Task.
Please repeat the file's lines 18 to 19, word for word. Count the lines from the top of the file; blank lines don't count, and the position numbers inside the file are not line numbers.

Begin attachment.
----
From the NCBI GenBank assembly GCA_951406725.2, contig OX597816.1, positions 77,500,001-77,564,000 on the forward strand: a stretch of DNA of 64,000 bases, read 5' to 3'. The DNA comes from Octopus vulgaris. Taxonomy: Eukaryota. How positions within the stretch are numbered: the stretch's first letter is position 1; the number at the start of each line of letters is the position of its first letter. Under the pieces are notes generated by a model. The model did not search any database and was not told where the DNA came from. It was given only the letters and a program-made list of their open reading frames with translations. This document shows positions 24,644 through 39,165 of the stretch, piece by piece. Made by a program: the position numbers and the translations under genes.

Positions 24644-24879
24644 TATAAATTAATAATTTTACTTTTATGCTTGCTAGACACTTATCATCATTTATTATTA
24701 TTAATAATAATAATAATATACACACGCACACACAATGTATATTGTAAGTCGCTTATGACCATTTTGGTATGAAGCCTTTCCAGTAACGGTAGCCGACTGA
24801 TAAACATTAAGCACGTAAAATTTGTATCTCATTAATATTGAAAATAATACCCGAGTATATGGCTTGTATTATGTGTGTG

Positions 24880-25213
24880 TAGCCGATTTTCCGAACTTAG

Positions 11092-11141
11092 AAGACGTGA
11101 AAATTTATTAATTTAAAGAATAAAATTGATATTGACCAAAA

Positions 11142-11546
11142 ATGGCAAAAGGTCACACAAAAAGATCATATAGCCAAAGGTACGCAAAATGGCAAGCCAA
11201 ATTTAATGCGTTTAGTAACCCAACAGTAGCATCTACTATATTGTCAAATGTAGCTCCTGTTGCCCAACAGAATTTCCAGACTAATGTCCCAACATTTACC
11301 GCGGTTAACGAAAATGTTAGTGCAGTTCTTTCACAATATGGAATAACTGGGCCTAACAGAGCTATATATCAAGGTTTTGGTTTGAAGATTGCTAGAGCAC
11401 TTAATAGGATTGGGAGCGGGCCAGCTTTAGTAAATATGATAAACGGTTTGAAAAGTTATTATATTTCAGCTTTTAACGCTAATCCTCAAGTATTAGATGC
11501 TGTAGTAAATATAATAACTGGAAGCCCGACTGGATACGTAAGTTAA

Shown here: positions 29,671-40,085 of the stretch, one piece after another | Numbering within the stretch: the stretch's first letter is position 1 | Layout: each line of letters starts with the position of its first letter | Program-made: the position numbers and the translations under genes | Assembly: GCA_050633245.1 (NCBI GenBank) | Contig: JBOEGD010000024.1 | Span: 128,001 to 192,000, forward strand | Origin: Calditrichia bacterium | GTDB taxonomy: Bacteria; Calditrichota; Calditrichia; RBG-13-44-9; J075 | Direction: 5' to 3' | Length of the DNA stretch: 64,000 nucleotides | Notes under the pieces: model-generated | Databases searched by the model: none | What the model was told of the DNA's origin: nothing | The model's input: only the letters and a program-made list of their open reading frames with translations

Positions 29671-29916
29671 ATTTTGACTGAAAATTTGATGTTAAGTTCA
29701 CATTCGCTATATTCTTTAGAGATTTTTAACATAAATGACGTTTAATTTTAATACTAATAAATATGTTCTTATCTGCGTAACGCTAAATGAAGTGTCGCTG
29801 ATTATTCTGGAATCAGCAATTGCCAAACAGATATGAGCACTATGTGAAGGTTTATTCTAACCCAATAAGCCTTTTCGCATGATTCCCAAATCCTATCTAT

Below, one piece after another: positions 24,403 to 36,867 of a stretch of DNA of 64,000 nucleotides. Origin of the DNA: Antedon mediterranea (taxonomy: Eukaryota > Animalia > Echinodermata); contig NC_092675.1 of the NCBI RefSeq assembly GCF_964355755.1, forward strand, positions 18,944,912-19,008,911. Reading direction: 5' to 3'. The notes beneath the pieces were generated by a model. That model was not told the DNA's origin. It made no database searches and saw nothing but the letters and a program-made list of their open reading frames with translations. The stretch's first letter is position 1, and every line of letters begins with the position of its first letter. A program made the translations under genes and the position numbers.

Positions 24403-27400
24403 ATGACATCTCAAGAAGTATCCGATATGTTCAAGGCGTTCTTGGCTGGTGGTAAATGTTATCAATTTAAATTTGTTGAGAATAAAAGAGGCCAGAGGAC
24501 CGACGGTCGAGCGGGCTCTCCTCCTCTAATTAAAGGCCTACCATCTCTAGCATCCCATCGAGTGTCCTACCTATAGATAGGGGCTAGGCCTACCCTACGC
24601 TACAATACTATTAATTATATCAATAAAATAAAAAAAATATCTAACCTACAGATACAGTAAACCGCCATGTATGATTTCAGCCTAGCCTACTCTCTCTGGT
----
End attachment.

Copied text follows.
Positions 29671-29916
29671 ATTTTGACTGAAAATTTGATGTTAAGTTCA